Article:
Hi,

Im having trouble trying to prove the following:

n^2 > 2n; n ≥ 3

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- Mar 15th 2010, 07:30 AMblackhugProof of mathematical induction inequality
Hi,

Im having trouble trying to prove the following:

n^2 > 2n; n ≥ 3 - Mar 15th 2010, 07:55 AMMarNie
Make first an equation out of it and try to understand how these numbers relate

- Mar 15th 2010, 08:43 AMHenryt999Or you can, do this
In order to prove it by induction u have to prove that it is true for n=3

and then assume that it is true for some n and that it then follows for n+1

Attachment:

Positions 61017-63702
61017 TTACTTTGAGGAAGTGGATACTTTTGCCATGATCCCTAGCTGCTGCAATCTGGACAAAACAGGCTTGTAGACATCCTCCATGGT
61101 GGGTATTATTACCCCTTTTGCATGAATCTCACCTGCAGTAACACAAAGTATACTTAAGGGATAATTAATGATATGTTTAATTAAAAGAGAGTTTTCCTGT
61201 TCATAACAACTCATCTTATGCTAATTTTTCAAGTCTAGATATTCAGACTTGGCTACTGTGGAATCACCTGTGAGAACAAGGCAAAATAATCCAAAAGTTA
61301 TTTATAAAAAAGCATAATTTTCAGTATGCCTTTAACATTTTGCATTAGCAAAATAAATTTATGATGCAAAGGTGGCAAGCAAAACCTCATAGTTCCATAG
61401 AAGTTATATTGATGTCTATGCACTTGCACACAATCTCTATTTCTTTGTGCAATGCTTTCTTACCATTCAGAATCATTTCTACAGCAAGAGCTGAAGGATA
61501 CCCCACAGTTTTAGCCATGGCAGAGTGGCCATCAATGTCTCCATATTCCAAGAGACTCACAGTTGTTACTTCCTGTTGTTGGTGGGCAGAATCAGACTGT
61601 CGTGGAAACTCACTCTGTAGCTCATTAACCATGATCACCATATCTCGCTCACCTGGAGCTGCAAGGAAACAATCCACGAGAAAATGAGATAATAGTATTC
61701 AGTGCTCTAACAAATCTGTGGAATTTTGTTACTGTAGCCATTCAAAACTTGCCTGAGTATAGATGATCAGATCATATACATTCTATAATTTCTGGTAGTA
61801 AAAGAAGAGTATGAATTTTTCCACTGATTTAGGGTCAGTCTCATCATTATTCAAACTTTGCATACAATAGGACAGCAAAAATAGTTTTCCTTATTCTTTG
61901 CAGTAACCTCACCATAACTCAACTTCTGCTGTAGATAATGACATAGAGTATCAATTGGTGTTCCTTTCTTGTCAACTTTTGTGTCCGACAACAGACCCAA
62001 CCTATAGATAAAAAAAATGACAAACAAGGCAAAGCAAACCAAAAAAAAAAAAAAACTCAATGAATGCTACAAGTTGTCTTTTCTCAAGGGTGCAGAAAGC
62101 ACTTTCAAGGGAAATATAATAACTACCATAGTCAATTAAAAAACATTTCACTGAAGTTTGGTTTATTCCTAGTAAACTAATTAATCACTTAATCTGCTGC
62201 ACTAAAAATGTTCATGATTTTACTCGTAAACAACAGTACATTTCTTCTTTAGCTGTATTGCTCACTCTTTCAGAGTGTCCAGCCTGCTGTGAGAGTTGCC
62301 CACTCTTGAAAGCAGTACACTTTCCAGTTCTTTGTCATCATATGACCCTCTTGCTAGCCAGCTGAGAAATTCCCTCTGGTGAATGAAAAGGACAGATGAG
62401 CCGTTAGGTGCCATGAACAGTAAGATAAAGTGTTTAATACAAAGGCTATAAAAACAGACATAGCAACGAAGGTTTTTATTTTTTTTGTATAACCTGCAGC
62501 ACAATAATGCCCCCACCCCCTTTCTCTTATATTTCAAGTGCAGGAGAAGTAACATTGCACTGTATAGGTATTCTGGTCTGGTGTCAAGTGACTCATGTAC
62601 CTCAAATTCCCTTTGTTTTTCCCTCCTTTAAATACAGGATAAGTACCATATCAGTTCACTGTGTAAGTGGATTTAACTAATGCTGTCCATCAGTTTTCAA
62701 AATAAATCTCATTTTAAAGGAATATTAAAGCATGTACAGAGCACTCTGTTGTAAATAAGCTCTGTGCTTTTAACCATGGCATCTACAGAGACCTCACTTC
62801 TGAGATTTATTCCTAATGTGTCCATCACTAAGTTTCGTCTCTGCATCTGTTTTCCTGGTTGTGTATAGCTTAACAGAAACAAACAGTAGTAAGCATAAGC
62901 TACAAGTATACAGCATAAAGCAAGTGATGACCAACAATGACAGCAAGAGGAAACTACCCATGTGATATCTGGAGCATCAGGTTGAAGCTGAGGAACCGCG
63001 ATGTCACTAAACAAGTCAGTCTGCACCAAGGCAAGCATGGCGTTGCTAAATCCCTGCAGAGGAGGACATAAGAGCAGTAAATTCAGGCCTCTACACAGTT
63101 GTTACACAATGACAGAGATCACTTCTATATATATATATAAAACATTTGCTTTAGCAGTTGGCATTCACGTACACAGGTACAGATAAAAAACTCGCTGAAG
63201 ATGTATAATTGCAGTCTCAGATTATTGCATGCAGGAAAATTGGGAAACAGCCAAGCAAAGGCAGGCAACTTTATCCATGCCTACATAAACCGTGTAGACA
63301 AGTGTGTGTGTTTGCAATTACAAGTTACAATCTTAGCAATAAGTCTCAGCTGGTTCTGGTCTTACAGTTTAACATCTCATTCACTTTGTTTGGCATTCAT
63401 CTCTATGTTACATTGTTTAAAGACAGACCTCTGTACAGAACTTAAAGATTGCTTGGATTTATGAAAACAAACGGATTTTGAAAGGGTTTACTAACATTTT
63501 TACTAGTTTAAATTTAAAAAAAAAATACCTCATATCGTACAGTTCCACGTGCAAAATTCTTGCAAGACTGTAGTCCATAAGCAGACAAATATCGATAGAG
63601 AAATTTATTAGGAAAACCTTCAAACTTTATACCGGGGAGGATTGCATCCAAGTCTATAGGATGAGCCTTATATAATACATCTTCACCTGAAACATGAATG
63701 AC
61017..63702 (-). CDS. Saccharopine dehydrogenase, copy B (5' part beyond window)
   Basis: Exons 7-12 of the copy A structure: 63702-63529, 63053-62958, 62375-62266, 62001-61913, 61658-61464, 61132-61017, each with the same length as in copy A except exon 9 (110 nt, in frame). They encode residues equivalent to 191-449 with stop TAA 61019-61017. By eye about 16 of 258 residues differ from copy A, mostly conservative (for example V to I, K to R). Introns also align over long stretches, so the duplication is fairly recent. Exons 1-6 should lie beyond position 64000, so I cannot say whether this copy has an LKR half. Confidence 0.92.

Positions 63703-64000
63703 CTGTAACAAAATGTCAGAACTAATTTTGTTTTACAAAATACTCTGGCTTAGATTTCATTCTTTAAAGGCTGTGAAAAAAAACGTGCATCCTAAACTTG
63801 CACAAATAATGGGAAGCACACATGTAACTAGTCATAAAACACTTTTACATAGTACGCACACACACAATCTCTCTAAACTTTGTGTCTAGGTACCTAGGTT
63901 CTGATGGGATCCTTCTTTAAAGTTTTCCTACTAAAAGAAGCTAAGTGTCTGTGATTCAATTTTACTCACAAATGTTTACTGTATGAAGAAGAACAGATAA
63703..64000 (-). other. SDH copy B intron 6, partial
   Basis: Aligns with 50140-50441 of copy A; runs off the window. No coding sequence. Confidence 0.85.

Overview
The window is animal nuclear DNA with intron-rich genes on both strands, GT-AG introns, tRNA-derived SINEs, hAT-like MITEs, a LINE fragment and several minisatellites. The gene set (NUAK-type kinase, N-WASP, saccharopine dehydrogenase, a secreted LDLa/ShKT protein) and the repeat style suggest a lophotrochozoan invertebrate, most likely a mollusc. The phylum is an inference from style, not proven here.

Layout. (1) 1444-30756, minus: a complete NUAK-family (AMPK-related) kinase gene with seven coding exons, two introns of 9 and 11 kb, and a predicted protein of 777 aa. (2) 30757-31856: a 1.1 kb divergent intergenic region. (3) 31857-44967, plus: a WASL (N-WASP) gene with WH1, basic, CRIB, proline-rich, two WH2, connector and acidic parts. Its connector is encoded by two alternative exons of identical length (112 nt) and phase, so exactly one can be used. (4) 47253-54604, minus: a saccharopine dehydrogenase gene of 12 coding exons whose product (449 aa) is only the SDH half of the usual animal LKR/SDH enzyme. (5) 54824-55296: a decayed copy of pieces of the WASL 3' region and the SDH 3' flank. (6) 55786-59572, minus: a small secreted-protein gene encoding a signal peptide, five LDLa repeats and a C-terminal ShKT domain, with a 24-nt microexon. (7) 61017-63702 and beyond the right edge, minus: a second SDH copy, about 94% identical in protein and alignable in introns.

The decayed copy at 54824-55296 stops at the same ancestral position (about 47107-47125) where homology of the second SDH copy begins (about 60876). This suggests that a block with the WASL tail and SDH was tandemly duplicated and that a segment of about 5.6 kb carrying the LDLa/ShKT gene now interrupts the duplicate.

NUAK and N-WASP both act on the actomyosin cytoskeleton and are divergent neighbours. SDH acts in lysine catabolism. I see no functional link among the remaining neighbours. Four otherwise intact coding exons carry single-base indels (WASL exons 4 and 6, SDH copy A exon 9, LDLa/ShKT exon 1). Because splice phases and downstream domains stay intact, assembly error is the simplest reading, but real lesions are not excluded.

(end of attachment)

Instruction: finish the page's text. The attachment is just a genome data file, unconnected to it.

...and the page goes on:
So

Step one:

Is it true for 3?

3^2>2*3......True!

Good not we assume that it is true for n and prove that it then follows for n+1.

$\displaystyle n^2>2*n$

(n+1)^2>2*(n+1)

n^2+2n+1>2n+1

and almost done now =).

n^2>2n by our first assumtion.

so we can subtract that from the inequality.

then we are left with 2n+1>1

and since n=positive number clearly this is true...

Hope I was clear enough can you take it from here

?

Regards Henry - Mar 15th 2010, 08:54 AMRaoh
hi :)

let $\displaystyle S=\left \{ n\in \mathbb{N}\mid n\geq 3,\text{and},n^2> 2n \right \}$

Clearly $\displaystyle 3\in S$ since $\displaystyle 9> 6$,now assume $\displaystyle m\in S$ to prove $\displaystyle m+1\in S$ we must prove $\displaystyle (m+1)^2> 2(m+1)$...

i'll let you do that :). - Mar 15th 2010, 01:10 PMblackhug
Thanks for the replies.

when I tried to do it I got as far as:

$\displaystyle

k^2 + 2k + 1 > 2k + 2

$

I wasn't aware I could subtract $\displaystyle k^2 > 2k$ from the inequality. - Mar 15th 2010, 03:34 PMArchie Meade